[ACNS] The Church of England has spoken of its “deep shame and regret” this afternoon [Wednesday] after a former diocesan bishop was sentenced to 36 months in prison after admitting a series of abuse offences against 18 young men.
Peter Ball committed the abuse between 1977 and 1992 when he was Bishop of Lewes in the Diocese of Chichester.
In 1993, a year after being appointed Bishop of Gloucester, Peter Ball stood down from full time ministry after accepting a police caution for the sexual assault of a young man, named Neil Todd, who later committed suicide. A police caution in England and Wales is a non-judicial method of disposing of admitted criminal accusations and is usually reserved for first-time minor offences.
The renewed police investigation against Peter Ball was sparked by concerns raised by the Church of England following an in-house review of all clergy files by independent safeguarding professionals. Last month, after first arguing – unsuccessfully – that he was not fit to stand trial and that a bishop is not the holder of a “public office”, the 83-year-old pleaded guilty to charges of indecent assault and misconduct in public office.
“There are no excuses whatsoever for what took place and the systematic abuse of trust perpetrated by Peter Ball over decades,” a C of E spokesman said after Ball was sentenced at the Old Bailey, London's Central Criminal Court.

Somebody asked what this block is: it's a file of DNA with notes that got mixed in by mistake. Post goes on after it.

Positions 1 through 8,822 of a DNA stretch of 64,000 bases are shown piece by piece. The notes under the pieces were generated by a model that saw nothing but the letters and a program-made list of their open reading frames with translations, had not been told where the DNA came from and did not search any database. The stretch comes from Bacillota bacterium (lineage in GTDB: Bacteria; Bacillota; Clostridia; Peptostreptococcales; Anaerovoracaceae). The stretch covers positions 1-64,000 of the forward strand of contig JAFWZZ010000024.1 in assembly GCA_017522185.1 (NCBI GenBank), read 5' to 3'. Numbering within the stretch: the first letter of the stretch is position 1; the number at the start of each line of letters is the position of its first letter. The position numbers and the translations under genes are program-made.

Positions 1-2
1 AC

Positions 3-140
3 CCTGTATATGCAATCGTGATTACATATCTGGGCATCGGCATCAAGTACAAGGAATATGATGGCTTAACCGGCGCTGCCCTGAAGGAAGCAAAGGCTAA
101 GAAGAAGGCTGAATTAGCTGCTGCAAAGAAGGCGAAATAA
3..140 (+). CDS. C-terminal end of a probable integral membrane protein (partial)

“We apologise unreservedly to those survivors of Peter Ball’s abuse and pay tribute to their bravery in coming forward and also the long wait for justice that they have endured.
“We note that there are those whose cases remain on file for whom today will be a difficult day, not least in the light of the courage and persistence that they have demonstrated in pressing for the truth to be revealed. We also remember Neil Todd, whose bravery in 1992 enabled others to come forward but who took his own life before Peter Ball’s conviction or sentencing.”
The C of E said that Peter Ball had “systematically abused the trust of the victims, many of whom who were aspiring priests, whilst others were simply seeking to explore their spirituality.” They say that he “also abused the trust placed in him by the Church and others, maintaining a campaign of innocence for decades until his final guilty plea only weeks ago.”
Questions have been raised about the C of E’s original handling of the allegations against Peter Ball and about the Permission to Officiate – a type of licence to minister – that Ball received for a number of years after he had stood down.
Earlier this week the Archbishop of Canterbury, the Most Revd Justin Welby, announced that he had commissioned an independent review of the case.
“The independent review will examine the Church of England’s cooperation with the police and other statutory agencies and the extent to which it shared information in a timely manner, identifying both good practice and shortcomings alike,” a statement from Lambeth Palace said. “It will also assess the extent to which the Church both properly assessed the possible risk that Bishop Ball might pose to others and responded adequately to concerns and representations submitted by survivors.”
Archbishop Welby has confirmed that the report of the review will be published and will include a detailed account of how the case was handled within the church.
“The Church of England always takes any allegations of abuse very seriously and is committed to being a safe place for all,” the C of E said this afternoon. “To this end we have robust procedures and policies in place. But we can never be complacent. Any survivors or those with information about church-related abuse must always feel free to come forward with confidence that safeguarding procedures will be followed.”